Anonymous hack of the Federal Reserve a just protest
Ty Johnson, The Oklahoma Daily
Anonymous is one of the most misunderstood and misrepresented “organizations” in the world. One reason for this is it isn’t actually an organization, nor even a well-defined group of people. Another reason is the constant stream of fear-laden news reports of its activities.
“Though it isn’t a legitimate organization, or even a well-defined group of people, Fox News has deemed Anonymous domestic terrorists, and Canadian government officials report Anonymous is an ‘international cabal of criminal hackers.’”
Many of the Anonymous are principled and conscientious activists, who hack to protest and disrupt immoral corporate and governmental activities.
Anonymous hackers are criminals who attack private and government websites, explicitly disdain and violate intellectual property laws and release people’s personal information without their consent. But their intent generally is not malicious.
Anonymous’ most recent major action is its attack on the U.S. Federal Reserve. The group tapped the U.S. Federal Reserve’s emergency contact system to release 4,600 banking executives’ personal information.
This and other recent attacks are part of Anonymous’ Operation Last Resort, a protest against the structure of existing computer crime laws, spurred by the suicide of activist and Reddit co-founder, Aaron Swartz.
Before his death, Swartz was being prosecuted for illegally downloading numerous academic articles from Massachussetts Institute of Technology’s database JSTOR. Swartz’s theft was a protest against the sale of information produced in part by public funds. However, he did not attempt to profit from it financially. Although JSTOR didn’t sue Swartz, U.S. Attorney Carmen Ortiz decided to prosecute Swartz anyway. Swartz’s family released a statement claiming his suicide largely was due to the overzealous prosecution by the Massachusetts U.S. Attorney’s office.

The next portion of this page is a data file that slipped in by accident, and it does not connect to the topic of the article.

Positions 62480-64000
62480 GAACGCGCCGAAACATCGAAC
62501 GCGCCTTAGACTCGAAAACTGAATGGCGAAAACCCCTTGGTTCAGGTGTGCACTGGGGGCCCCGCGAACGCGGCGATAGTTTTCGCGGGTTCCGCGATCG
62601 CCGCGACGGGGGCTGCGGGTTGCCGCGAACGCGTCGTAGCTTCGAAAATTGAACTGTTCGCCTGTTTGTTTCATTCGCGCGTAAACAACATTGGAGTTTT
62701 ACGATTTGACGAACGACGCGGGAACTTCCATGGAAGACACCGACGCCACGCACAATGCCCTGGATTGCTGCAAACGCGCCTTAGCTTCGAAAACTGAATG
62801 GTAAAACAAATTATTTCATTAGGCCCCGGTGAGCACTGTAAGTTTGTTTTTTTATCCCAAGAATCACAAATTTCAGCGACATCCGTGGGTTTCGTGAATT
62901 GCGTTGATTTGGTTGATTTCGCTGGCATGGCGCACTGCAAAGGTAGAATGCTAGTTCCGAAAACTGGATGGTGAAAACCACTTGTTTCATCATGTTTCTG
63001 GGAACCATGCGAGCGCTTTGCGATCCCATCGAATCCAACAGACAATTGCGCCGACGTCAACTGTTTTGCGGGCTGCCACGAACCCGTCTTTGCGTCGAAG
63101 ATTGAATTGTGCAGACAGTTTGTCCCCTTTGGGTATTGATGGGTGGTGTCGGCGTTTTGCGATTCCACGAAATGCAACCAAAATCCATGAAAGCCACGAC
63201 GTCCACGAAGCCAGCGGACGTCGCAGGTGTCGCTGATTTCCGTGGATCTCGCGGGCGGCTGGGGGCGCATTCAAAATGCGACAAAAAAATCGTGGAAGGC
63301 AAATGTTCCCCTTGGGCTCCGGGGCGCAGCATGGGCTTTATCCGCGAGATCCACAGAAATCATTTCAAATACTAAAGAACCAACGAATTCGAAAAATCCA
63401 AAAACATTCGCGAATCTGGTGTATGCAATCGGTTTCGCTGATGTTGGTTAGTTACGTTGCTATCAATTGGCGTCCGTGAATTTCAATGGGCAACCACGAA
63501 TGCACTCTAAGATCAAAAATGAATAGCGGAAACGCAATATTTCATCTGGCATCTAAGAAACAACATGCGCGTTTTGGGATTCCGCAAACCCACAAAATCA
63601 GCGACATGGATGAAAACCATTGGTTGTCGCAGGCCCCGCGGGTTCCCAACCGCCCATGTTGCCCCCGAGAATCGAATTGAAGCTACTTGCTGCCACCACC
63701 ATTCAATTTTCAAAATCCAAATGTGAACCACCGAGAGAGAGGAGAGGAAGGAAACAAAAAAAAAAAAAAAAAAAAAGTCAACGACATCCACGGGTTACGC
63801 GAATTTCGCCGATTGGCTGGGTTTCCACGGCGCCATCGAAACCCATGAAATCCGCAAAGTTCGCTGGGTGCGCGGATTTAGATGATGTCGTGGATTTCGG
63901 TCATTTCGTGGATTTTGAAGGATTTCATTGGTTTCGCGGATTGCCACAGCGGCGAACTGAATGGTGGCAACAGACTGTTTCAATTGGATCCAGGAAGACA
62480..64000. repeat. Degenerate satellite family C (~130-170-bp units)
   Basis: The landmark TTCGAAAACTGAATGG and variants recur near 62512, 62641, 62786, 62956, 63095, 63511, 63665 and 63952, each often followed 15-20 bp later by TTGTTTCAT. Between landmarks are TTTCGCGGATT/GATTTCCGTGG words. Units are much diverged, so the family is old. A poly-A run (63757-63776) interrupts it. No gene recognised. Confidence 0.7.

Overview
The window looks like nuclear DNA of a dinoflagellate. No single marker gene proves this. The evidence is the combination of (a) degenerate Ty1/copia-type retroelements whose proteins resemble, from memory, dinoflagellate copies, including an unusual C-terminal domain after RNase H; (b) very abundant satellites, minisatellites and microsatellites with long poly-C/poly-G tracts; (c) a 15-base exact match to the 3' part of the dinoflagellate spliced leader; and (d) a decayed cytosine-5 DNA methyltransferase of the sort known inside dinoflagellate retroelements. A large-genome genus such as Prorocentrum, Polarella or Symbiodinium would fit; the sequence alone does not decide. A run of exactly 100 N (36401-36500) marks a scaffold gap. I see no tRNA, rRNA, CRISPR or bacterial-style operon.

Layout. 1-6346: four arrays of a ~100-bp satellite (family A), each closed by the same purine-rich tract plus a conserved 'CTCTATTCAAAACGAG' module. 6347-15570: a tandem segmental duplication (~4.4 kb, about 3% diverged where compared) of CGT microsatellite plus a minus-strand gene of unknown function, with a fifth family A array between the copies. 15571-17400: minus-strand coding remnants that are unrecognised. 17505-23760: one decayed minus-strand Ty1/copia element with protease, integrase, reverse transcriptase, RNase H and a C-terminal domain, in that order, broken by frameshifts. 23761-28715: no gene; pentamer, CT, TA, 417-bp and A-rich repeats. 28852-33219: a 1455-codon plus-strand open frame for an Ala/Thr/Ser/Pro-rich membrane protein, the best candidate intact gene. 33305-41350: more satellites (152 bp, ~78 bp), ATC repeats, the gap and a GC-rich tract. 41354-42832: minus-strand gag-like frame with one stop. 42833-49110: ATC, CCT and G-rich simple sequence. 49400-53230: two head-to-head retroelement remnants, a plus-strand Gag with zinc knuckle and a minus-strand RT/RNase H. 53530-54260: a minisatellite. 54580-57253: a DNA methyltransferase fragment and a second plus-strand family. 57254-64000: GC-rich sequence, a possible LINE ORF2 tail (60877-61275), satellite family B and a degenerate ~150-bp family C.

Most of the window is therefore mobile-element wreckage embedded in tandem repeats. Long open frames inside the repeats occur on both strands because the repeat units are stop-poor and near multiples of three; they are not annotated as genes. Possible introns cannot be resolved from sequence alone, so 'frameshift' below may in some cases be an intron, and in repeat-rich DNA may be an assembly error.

Soon after Swartz’s death, Anonymous hacked MIT’s website and replaced the homepage with a memorial for Swartz. The U.S. Sentencing Commission’s homepage also was replaced with a Swartz tribute. These “defacements” expressed disgust for a justice system that would have sentenced Swartz to up to 50 years in prison for advocating for free access to information.
Most of Anonymous’ major illegal activities are motivated similarly by ethical concerns. Their recent attack on several Israeli government sites was a response to what they referred to as the “barbaric, brutal and despicable treatment of the Palestinian people.” When the Westboro Baptist Church announced plans to picket funerals for children slain in the Newtown, Conn., shooting, Anonymous leaked the church members’ information and replaced the church spokesperson Shirley Phelps-Roper’s Twitter avatar with a picture that said “Pray for Newtown.”
Even if most people probably would agree with most of Anonymous’ moral stances, they most likely would disapprove of the illegality of their tactics. Such a stance is reminiscent of the attitude of many white moderates during the civil rights movement who agreed with the idea of civil rights but not with civil disobedience. In “Letter from a Birmingham Jail,” Martin Luther King, Jr. indicts this questionable legalism by writing “...one has a moral responsibility to disobey unjust laws. I would agree with St. Augustine that ‘an unjust law is no law at all.’”
It is naive to think democracy can exist when citizens have no power over the government. The right to vote is no safeguard against the overreaches of central authority; it is something the government allows you, and your choices often are between candidates who are hardly distinguishable. The only thing that can counter power is power, and in the modern world, one of the most effective ways to exert power is through the Internet. Anonymous, for all its faults and idiosyncrasies, is essentially a group of concerned citizens trying to provide a counterweight to the concentration of power. They are an integral part of our democracy.
Hunter Ash is a math and physics sophomore